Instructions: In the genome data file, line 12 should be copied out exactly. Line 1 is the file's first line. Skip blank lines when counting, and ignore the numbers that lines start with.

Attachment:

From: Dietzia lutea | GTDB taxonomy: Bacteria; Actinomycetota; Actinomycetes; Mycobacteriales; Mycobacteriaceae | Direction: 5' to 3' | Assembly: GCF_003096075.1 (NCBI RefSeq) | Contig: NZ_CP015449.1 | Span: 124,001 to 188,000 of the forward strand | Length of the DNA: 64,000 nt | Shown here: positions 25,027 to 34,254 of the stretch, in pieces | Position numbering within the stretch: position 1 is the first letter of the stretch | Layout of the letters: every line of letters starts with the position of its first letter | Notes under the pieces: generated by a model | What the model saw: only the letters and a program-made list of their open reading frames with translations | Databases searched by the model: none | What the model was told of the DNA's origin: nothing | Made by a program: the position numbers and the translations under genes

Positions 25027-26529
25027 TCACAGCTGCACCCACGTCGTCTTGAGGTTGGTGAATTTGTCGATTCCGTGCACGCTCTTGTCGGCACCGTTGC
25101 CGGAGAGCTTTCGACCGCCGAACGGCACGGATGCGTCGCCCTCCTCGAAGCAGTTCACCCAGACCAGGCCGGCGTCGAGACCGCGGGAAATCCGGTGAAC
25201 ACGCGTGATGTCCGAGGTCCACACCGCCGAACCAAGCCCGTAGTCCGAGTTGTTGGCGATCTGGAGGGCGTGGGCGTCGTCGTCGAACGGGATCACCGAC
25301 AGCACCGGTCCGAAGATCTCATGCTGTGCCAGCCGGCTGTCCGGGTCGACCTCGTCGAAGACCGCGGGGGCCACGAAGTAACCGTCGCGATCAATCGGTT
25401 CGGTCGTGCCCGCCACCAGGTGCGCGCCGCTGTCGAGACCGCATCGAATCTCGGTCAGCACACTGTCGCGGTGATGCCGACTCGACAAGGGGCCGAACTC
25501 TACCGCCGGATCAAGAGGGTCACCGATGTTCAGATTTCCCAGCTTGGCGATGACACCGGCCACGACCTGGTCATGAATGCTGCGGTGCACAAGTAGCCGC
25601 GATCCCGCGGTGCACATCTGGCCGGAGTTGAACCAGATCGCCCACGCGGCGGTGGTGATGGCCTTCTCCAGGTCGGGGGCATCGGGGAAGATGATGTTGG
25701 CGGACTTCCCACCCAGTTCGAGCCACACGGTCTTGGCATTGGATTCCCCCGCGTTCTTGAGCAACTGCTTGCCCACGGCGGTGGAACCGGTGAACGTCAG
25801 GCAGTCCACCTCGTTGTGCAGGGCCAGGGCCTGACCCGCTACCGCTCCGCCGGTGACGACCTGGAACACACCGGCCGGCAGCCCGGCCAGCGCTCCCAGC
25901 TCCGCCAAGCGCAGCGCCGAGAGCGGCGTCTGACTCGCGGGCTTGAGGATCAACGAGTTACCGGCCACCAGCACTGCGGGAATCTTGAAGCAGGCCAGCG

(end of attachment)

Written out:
25901 TCCGCCAAGCGCAGCGCCGAGAGCGGCGTCTGACTCGCGGGCTTGAGGATCAACGAGTTACCGGCCACCAGCACTGCGGGAATCTTGAAGCAGGCCAGCG